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review 2016-10-27 00:52
Trampoline
Danse Macabre - Stephen King King is a very personable author, one of those few who "talk" like they write, and can charm and engage you without the use of a plot. For me, this volume amounted to an entertaining book long list of things I want to read and see with flashes of insight an a lot of summaries. Not so great, but something I'll come back for reference. My tbr pile is weeping under the added weight.
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review 2016-09-08 02:31
The sinking and the after shakes
Hearts in Atlantis - Stephen King

Damned tearjerker. To paraphrase Bobby's mom "life is unfair". And boy, do I have mixed feelings about her character. Most of my screaming-at-the-page moments came thanks to her. Anyway, the first story ripped my heart out, and I loved it. 

 

The second was a mix. Kinda' like the characters, their age and the era. Jumbled and confused, almost angels and petty devils. Liked it. Not as much as the first.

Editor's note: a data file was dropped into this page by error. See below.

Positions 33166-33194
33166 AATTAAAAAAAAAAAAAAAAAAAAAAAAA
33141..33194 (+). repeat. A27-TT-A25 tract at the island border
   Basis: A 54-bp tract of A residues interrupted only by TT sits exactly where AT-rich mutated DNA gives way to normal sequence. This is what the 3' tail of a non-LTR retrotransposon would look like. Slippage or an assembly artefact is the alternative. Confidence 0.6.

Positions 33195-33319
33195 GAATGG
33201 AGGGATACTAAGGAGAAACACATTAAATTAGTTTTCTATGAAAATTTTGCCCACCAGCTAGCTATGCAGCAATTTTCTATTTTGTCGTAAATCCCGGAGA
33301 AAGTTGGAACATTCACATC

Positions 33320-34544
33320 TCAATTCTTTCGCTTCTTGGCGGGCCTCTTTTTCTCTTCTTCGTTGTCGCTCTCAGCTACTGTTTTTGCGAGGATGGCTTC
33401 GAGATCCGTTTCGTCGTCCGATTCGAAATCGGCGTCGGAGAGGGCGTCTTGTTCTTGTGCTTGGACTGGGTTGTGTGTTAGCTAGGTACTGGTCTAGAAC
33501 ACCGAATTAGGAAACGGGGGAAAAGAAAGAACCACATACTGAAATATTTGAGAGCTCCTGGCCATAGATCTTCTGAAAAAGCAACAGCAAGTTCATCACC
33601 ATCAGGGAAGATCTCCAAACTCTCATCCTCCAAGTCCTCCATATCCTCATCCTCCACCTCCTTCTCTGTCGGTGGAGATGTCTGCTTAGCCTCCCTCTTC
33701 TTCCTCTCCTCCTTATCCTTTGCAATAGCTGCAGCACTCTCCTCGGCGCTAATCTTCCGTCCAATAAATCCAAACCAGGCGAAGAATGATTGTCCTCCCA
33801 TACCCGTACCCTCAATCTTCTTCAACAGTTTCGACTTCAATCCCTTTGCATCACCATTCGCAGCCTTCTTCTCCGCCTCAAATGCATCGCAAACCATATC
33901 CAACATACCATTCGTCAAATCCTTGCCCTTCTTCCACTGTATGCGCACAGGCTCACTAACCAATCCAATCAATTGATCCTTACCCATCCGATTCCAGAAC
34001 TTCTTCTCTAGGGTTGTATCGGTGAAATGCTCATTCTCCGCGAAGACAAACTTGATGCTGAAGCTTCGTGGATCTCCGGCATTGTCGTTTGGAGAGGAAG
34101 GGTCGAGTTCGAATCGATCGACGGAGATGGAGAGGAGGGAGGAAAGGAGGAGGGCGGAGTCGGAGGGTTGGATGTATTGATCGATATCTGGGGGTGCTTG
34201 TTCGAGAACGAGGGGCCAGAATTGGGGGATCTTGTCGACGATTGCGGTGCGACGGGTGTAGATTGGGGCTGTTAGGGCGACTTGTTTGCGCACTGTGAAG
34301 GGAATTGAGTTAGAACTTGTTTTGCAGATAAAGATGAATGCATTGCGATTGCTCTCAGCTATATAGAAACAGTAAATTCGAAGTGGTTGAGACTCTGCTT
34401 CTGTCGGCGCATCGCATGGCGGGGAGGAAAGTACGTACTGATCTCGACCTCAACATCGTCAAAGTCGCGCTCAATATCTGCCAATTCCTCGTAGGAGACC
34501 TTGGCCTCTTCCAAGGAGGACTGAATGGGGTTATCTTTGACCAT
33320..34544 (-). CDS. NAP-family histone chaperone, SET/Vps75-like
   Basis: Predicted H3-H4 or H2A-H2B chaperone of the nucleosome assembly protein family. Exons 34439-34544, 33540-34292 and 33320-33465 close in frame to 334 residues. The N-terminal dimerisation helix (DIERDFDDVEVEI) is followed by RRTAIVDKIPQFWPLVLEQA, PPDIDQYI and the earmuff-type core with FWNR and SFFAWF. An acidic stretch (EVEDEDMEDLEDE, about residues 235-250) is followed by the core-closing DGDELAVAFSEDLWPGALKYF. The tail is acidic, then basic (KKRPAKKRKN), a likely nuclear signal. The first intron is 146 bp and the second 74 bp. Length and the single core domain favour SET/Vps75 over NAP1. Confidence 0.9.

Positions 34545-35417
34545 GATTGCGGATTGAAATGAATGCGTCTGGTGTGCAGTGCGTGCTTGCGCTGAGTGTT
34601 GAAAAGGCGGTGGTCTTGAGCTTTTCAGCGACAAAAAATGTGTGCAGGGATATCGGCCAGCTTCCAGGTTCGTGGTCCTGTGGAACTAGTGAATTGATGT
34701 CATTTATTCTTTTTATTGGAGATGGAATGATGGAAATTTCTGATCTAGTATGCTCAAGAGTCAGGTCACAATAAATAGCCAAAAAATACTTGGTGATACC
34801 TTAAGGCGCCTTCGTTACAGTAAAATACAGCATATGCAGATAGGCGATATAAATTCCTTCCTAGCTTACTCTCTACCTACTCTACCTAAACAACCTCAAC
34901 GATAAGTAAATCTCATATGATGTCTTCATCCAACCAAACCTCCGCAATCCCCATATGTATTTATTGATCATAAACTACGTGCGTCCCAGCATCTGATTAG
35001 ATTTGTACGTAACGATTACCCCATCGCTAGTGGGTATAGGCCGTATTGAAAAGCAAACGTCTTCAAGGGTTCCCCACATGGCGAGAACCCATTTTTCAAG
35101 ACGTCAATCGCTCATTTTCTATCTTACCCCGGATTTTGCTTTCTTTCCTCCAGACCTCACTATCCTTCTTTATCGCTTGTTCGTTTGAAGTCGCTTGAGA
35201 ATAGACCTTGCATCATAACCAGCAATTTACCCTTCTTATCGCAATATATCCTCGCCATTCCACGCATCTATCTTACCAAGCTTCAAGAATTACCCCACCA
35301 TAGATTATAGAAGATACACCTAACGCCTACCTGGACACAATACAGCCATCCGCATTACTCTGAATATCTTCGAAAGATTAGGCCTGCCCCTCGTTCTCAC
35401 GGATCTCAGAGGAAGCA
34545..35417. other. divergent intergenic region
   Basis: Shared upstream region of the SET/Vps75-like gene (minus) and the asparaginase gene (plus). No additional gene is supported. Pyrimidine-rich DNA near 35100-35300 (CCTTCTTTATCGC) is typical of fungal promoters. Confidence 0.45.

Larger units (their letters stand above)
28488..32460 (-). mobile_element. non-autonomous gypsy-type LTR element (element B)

The third was the puzzler. Interesting bridge, but wtf. Also, he has a good life, life isn't fair. Maybe.

 

The fourth took time to hit it's stride, but really got to me on the last two to five pages. Had my waterworks well primed and going. Ready for the last story.

 

The fifth was  the coda. Full circle. And maybe life is unfair, but sometimes is kinder than we expect.

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video 2015-07-11 04:59

Pia Zadora's movie was based on the 1947 novel The Butterfly by James M. Cain.

he also wrote The Postman Always Rings Twice (1938).

 

Pia Zadora sang the theme song and i love it. it's one of my favorites.

i was able to watch the movie as well and i didn't like it. by then i was already of legal age and didn't need any adult consent/supervision.

 

anyone saw the movie, remember the song or read the novel?